CDC laboratory advisors from participating countries used a standardized questionnaire to abstract laboratory and clinical data from national laboratory databases on number of infant HIV tests, percent HIV positive, age of infant at time of test, turnaround time from specimen collection to return of laboratory results to health facility, and mode of specimen transportation. In addition, information was collected from laboratory databases on the number of sites collecting dried blood spots (because of simplified collection, transport, and storage, this is the type of specimen collected in resource-constrained settings for early diagnosis of HIV among infants); the number of laboratories providing services for early infant diagnosis; and the number of laboratories enrolled in proficiency testing programs. Laboratory managers reported operational challenges to and successes of testing for early infant diagnosis by responding to open-ended questions.
During 2011–2015, the total number of HIV diagnostic tests performed for infants increased in all seven countries, with the highest increase reported by Uganda (513%) and the lowest by Zambia (6%) in 2015 (Table 1). The rate of early infant testing performed within 6 weeks of birth among HIV-exposed infants was low to moderate, varying from 15% in the Democratic Republic of the Congo to 62% in South Africa in 2015. During 2011–2015, an upward trend in testing for early infant diagnosis was observed in Cote d’Ivoire and Zambia, and a stable trend was observed in Haiti, Malawi, and South Africa. Uganda and the Democratic Republic of the Congo had a sharp drop in the number of early HIV tests performed for infants, with the largest decrease observed from 2014 to 2015 (Table 1). During 2011–2015, the infant HIV positivity rate declined in all seven countries, with three countries reporting > 50% decline. Uganda reported the largest (60%) relative decrease, a decline from 10% in 2011 to 4% in 2015; Haiti reported the lowest (25%) relative decrease, a decline from 8% in 2012 to 6% in 2015.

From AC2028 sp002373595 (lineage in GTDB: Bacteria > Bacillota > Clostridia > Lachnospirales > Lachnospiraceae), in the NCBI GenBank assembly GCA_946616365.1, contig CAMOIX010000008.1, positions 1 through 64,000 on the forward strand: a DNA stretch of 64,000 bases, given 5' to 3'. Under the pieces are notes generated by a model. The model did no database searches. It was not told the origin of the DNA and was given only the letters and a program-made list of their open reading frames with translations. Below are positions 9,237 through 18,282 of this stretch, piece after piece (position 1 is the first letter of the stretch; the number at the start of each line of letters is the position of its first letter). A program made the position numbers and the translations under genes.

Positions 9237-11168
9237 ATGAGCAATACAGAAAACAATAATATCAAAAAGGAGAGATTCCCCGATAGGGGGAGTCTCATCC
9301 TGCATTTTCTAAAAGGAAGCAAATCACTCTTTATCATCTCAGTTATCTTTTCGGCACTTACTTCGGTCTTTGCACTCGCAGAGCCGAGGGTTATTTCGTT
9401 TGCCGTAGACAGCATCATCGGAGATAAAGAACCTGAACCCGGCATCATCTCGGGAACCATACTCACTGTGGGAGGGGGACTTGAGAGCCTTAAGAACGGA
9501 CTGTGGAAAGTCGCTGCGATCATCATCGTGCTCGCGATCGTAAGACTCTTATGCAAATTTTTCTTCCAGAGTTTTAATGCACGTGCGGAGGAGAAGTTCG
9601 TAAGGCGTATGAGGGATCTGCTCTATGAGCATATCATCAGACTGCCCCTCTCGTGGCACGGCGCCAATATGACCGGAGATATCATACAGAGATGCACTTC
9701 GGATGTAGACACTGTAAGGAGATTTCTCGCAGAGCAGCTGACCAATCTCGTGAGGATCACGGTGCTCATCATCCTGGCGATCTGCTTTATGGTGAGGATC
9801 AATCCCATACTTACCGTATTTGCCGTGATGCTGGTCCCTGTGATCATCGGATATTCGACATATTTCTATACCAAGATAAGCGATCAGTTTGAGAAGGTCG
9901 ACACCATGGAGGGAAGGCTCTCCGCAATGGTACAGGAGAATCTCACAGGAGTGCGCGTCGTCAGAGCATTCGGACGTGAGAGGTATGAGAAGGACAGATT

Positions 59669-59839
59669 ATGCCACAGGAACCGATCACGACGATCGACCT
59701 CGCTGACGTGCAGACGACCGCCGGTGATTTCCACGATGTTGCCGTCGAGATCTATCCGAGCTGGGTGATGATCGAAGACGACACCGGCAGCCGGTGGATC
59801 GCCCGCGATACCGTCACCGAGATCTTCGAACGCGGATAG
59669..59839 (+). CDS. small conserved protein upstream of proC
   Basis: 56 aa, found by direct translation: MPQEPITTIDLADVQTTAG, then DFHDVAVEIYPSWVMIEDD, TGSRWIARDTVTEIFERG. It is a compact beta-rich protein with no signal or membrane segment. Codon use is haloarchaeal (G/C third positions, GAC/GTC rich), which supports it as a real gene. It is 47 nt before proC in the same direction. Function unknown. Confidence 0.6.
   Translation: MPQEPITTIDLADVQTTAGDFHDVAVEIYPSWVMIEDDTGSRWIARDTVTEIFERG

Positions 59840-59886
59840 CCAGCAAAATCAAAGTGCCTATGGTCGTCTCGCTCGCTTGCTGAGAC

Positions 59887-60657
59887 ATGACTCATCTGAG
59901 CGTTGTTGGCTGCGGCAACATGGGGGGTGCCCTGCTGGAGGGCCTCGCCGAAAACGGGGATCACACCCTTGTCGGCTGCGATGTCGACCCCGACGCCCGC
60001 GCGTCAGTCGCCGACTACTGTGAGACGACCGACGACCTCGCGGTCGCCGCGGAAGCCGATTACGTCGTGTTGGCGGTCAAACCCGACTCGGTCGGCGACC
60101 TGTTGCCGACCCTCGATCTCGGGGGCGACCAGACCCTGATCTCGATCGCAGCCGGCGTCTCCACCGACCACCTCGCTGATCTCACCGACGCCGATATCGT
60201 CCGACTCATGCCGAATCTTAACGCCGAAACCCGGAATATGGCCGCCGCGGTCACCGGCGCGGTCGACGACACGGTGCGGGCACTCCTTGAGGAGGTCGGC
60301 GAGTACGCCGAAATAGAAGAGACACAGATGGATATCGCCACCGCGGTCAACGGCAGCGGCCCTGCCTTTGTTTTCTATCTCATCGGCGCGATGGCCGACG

During 2011–2015, the number of dried-blood-spot collection sites increased in all countries except in South Africa and Malawi, where the numbers of sites were stable. In 2015, South Africa had the highest number of dried-blood-spot collection sites (n = 3,500); although Haiti had the lowest number (n = 129) of collection sites in 2015, the number represented a 146% increase in sites compared with 2011. Three countries reported more laboratories using PCR to detect HIV infection among infants: Cote d’Ivoire, the Democratic Republic of the Congo, and Malawi. In all seven countries, all laboratories performing early infant testing for HIV participated in a proficiency-testing program, and all laboratories had a proficiency testing score ≥95% during the 5 years.
During 2011–2015, the mean testing turnaround time, from blood collection to results returned to the referring health facility, was documented in five countries. The shortest mean turnaround time was 22 days in Haiti in 2012 and the longest was 60 days in Uganda in 2012 and 2013. By 2015, only Cote d’Ivoire and Uganda saw improvements, with 50% declines in turnaround time (Table 2). Specimens were transported from the referring health facility to the testing laboratory by bicycle, motorcycle, or car. Various approaches were used for transmitting test results back to the referring facility: phone, text messages, email, hard copies transported by vehicle, and web-based laboratory–information-system searches.